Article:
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Sun 20 Mar 2011 01:23 PM

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Japan crisis throws new light on nuclear plans

Here's a word for Indonesia as it mulls a nuclear future: Don’t!

Japan crisis throws new light on nuclear plans

Yes, that’s easy for me to say. The fourth most-populous nation is a shoo-in to join Brazil, Russia, India and China soon as a BRIC economy. BRIICs, anyone? To keep growing at about seven percent, Indonesia needs energy, and lots of it. Hence the plan to build nuclear power plants.

That was before Japan’s March 11 earthquake and nuclear accident, which ranks alongside Three-Mile Island as among the world’s worst. If a country as developed, technologically advanced and earthquake-ready as Japan must scramble to avert a nuclear catastrophe, what hope do developing nations have?

No disrespect is meant. No one needs to convince me of Indonesia’s promise or how impressively far it’s come since the dark days of the 1997-1998 Asian crisis. Yet Indonesia’s regulatory environment is poor and its public sector far less tech-savvy than Japan’s; its disaster-response record needs work and it’s a very seismically active place.

Indonesia’s nuclear-reactor plans may have been thinkable BF (before Fukushima). In an AF (after Fukushima) world, they’re lunacy. If the ongoing drama in Japan tells the world anything, it’s that earthquake-prone nations should be aggressively pursuing non-nuclear options to fuel growth.

Granted, Japan’s drama is unique. At 40, the Fukushima Dai- Ichi power plant is almost as old as the median age of Japan’s 126 million people. The technology going into today’s reactors makes them far safer. The role of age in Japan’s crisis prompted some world leaders, like Germany’s Chancellor Angela Merkel, to shut their oldest reactors.

The crisis at Tokyo Electric Power Co’s crippled plant is arguably more a product of the tsunami than the quake (at least Indonesia plans to locate reactors far enough above sea level to be safe from such surges). Still, Japan’s disaster has been decades in the making thanks to falsified safety reports, underestimated risks and plain old corruption.

Incestuous ties between government and industry helped fuel the excesses behind the 1980s bubble economy. That same public-private collusion also plagued responses to the economic downturn that followed. A bad-loan crisis festered, deflation took root and competition from China exploded. All the while, Japan Inc circled the wagons and tried to stave off both change and tough decisions.

If ever there were a microcosm of what ails Japan, its nuclear power industry and a legacy of fatal accidents and conflicts of interest provide it. Too often, those writing nuclear-safety rules were also doing surveys and signing off on inspections. Here’s an issue well worth the attention of Julian Assange at WikiLeaks.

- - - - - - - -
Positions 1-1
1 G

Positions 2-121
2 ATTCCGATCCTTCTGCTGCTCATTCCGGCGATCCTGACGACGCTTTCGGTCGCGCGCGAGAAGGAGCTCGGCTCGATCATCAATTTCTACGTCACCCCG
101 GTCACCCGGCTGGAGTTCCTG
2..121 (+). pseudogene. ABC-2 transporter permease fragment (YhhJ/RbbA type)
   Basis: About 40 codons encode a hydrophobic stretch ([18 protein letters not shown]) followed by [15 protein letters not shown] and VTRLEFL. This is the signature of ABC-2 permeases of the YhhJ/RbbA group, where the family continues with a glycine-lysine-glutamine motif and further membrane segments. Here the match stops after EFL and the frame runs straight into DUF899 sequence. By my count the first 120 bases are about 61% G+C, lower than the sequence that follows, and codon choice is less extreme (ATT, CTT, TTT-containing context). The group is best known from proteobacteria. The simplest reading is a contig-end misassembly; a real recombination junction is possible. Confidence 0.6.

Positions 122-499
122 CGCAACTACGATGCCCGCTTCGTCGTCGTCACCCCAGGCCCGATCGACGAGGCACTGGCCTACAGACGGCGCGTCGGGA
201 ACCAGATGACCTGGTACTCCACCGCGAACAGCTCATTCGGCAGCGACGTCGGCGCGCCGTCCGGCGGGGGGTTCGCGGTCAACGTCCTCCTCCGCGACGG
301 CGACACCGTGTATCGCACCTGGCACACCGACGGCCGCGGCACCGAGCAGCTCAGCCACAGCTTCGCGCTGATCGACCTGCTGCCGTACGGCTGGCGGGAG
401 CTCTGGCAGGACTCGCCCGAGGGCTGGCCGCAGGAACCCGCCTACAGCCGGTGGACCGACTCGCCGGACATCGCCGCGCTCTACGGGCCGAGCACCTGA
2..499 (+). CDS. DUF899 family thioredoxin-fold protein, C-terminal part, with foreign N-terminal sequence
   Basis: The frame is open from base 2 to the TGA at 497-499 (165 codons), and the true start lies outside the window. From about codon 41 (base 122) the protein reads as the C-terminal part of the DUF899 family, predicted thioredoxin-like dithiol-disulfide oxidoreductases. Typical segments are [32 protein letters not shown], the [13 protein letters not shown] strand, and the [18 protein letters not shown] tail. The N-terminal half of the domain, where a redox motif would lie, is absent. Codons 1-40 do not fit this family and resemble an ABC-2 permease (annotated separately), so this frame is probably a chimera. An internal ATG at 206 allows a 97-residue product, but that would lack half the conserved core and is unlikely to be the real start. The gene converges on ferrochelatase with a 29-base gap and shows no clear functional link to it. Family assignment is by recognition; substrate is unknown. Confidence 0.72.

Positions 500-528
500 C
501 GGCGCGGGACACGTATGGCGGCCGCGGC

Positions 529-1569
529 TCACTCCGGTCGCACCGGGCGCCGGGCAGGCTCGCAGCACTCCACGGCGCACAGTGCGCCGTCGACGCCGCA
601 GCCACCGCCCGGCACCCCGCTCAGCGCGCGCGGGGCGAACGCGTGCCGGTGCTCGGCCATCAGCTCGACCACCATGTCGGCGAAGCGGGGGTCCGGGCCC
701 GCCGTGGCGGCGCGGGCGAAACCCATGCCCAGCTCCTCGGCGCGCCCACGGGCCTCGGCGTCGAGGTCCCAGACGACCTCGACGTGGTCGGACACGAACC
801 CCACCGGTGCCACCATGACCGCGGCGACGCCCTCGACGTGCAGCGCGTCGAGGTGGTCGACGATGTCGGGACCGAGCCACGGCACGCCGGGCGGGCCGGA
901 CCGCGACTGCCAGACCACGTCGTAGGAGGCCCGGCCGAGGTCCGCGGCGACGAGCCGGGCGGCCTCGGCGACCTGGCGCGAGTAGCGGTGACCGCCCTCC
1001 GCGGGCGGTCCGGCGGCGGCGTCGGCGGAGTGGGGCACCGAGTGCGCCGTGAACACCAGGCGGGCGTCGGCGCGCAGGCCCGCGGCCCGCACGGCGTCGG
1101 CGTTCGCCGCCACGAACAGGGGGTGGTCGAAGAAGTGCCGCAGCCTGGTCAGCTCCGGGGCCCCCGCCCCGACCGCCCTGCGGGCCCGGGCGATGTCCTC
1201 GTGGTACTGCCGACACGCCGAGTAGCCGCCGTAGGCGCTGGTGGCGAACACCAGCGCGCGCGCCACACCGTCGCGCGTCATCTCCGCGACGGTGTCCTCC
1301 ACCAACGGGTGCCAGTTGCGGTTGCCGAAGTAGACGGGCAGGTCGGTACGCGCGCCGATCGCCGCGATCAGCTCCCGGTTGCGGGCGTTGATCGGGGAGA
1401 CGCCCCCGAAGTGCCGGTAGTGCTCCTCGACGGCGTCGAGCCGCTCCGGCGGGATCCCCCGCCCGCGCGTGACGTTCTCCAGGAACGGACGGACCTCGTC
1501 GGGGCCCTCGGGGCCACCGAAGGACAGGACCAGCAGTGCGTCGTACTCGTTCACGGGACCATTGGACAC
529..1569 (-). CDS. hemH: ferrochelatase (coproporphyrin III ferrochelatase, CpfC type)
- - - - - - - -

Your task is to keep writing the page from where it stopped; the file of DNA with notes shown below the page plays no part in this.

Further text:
Were Japan’s nuclear sites better inspected and maintained, we’d all be better off.

None more so than the technicians battling in Fukushima. We in Japan are humbled and moved by their courage and dedication in trying to prevent radiation from billowing into our skies. We watch their fight against the clock with the nagging thought that none of this should have happened. Nor should the world let it happen again.

Japan demonstrates the difficult balancing act world leaders face. With minimal energy reserves of its own, nuclear power became a national priority as Japan clawed out of the devastation of World War II, a conflict it fought partly to secure oil supplies. Japan has 54 operating nuclear reactors - more than any country except the US and France - to power its industries. This pits economic demands against safety concerns in one of the world’s most earthquake-prone places.

For developing nations like Indonesia, the allure of nuclear power is obvious. Here’s a number that worries me: 110. That’s Indonesia’s ranking in Transparency International’s latest corruption perception index. That’s lower than Senegal and Kazakhstan, and far behind India and Thailand.

Unless engineers can build nuclear reactors out of rubber or elevate them on huge shock absorbers, they’ve got no business locating them atop the Ring of Fire, that arc of fault lines and volcanoes encircling the Pacific Basin. And that’s before we consider the risks associated with corruption.

Japan’s crisis, even in a worst-case scenario, isn’t a second Chernobyl. That’s easy to forget given the global media’s over-the-top coverage during the past week.

One lesson we should remember from events in modern-day Ukraine in 1986 was the role of everything from design flaws to shoddy construction materials to insufficient training of reactor personnel. In other words, the human factor.

At Fukushima, back-up diesel generators that might’ve averted the disaster were located in a basement and swamped by waves. “This in the country that invented the word Tsunami,” noted Ken Brockman, a former director of nuclear installation safety at the IAEA in Vienna.

If these things can go this awry in Japan, as efficient, tech-savvy and work-ethic oriented a nation as there is, where won’t they? It’s a question Indonesia and other economic upstarts should consider long and hard.

(William Pesek is a Bloomberg News columnist. The opinions expressed are his own.)

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